The Black Notebooks

(Critical Survey of Contemporary Fiction)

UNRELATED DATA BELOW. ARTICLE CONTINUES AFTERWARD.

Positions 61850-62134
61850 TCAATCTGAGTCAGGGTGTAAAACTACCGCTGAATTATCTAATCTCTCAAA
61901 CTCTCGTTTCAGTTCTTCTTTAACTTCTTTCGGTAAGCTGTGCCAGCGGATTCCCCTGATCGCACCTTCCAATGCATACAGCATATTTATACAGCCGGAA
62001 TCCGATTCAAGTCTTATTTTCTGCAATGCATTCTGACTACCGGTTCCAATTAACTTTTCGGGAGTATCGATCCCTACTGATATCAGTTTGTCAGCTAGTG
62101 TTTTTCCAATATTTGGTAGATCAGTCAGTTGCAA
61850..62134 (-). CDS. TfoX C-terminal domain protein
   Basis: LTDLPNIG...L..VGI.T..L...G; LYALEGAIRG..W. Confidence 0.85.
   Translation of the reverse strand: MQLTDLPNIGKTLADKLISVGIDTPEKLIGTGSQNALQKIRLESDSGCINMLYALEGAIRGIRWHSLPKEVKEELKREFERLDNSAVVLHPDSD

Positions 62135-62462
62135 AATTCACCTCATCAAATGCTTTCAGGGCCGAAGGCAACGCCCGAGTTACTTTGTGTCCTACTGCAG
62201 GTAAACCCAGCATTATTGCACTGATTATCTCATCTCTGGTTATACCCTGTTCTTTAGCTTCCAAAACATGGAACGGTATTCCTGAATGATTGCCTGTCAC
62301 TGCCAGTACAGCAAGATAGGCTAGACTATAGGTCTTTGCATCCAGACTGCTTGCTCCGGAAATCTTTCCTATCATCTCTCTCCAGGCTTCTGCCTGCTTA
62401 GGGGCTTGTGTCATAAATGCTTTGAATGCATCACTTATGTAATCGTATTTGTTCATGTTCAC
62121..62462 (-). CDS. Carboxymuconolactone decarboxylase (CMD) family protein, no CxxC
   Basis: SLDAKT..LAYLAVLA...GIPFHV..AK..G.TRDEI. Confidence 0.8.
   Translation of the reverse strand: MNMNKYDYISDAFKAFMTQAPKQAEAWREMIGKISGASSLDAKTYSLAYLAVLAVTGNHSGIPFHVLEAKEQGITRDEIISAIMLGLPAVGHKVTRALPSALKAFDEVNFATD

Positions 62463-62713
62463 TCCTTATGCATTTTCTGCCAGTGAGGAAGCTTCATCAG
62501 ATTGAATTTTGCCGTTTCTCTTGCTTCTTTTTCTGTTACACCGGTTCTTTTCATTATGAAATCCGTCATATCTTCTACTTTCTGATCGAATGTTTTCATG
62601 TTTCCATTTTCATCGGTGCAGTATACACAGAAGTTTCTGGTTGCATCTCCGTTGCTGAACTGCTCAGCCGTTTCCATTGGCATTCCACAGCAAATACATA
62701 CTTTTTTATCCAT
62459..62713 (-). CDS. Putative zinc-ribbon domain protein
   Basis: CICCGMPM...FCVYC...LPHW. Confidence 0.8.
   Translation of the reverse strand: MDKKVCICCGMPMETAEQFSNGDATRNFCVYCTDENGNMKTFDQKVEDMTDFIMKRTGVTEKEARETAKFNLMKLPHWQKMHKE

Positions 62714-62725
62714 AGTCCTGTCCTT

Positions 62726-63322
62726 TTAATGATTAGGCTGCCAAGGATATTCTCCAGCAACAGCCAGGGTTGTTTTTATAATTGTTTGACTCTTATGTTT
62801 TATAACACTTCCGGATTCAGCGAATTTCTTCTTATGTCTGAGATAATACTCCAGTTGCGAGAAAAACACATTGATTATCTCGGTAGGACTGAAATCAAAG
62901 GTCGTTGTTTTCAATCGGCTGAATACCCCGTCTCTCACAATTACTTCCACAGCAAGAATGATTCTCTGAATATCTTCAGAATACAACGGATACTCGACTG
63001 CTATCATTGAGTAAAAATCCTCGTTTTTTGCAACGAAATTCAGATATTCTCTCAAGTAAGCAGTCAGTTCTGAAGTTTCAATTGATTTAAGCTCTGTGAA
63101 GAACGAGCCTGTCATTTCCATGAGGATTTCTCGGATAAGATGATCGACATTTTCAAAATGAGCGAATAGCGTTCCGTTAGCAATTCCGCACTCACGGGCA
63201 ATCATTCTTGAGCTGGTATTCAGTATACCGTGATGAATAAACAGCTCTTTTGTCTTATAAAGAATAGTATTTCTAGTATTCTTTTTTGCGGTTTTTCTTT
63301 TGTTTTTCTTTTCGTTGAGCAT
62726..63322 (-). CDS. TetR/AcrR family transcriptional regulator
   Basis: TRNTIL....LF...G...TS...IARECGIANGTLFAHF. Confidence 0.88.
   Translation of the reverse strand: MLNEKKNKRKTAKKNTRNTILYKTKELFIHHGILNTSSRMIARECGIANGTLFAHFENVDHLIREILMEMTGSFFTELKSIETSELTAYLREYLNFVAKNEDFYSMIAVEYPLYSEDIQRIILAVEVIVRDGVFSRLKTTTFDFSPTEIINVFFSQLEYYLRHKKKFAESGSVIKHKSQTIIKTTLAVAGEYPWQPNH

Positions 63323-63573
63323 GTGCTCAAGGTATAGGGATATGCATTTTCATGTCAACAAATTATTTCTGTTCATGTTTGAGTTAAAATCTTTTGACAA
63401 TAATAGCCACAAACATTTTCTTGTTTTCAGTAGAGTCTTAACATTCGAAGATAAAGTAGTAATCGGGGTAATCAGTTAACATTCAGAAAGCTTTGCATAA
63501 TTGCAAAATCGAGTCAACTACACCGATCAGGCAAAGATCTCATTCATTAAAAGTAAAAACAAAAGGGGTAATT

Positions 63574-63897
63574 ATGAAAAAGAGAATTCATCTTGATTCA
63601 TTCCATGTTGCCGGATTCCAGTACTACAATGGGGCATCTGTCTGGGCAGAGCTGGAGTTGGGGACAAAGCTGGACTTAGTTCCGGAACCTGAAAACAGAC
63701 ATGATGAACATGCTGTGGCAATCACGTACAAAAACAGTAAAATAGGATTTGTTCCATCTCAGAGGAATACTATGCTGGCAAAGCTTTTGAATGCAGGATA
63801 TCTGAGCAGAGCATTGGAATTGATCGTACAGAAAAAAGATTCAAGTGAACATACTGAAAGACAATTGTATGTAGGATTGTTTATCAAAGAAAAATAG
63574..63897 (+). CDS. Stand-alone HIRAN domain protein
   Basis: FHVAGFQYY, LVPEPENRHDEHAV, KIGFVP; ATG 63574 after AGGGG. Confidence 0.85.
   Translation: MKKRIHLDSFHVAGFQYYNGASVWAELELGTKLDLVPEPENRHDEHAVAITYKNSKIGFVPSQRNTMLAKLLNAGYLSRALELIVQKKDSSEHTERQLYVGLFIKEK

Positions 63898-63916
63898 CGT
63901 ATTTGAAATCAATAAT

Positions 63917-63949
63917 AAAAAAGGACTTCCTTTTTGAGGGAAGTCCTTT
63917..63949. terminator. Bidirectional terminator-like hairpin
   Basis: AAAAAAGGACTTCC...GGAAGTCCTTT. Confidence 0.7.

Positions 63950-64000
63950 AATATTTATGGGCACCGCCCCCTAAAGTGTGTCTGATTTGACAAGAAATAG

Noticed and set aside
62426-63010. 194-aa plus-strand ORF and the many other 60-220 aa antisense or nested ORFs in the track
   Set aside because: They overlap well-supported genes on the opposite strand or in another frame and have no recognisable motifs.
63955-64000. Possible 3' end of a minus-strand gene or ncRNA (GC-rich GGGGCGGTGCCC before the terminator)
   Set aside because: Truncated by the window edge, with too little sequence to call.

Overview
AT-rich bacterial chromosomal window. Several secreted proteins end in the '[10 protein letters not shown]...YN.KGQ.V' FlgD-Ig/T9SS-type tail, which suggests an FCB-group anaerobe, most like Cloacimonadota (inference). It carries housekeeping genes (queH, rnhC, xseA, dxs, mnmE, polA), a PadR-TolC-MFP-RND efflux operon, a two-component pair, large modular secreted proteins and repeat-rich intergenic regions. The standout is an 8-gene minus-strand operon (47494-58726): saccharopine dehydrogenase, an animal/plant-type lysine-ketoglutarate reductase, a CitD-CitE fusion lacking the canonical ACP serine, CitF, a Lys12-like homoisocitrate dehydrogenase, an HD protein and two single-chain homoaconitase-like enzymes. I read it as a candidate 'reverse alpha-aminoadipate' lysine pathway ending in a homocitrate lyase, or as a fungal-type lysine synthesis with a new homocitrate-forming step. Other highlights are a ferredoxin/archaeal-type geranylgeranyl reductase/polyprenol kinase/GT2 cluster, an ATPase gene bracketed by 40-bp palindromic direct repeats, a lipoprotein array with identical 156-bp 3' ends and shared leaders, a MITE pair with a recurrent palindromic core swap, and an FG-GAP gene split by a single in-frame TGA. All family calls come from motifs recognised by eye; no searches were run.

Toi Derricotte’s THE BLACK NOTEBOOKS: AN INTERIOR JOURNEY is an intimate portrait of a black woman who has “passed invisibly into the white world.” Along the way, through these passages, Derricotte has experienced racism from the outside, through the slanted cast of the public eye, as well as from the inside, through her own sense of insecurity and fear. Derricotte documents these encounters with her own blackness through a series of journal entries. These entries offer the reader the rare opportunity to listen into this private dialogue on race relations, as witnessed and recorded by Derricotte the professor, the artist, the woman, the wife, and resident in an all-white neighborhood outside of New York City, where Derricotte lived when she first began writing this book, twenty years before publication, while “in the middle of a severe depression.” She articulates what it is like to be perceived as something and someone she is not. On the surface, Derricotte might “pass” as being white, but on the inside, underneath her skin, she is all black. The most powerful moments in this book, on this interior journey, re-create those instances when Derricotte’s skin color has not been seen as it is: those times when, in other words, others—that is, whites—have seen her to be one of them. Do I tell them the truth? Derricotte asks. Do I tell them who I am: that I am black? These questions form the heart of Derricotte’s story. At an artist’s colony where she is the lone black artist in residence, she confides to the page: “I am afraid to come out as a black person, to bear that solitude, that hatred, that invisibility.” When Derricotte does finally come out and expose who and what she is, the response is, “You’re not really black.” How the world perceives her is a constant and deep-cored source of inner and outer struggle for Derricotte—a struggle not to give in to the illusion of who she is not. Derricotte’s struggle for self- acceptance, for her salvation, proves to be beatable, and the result of that victory is a book that rises up out of that battle, that tightening silence, that journey to an inner place of awakening where Derricotte brings forth and sings beautifully about what it means to be black.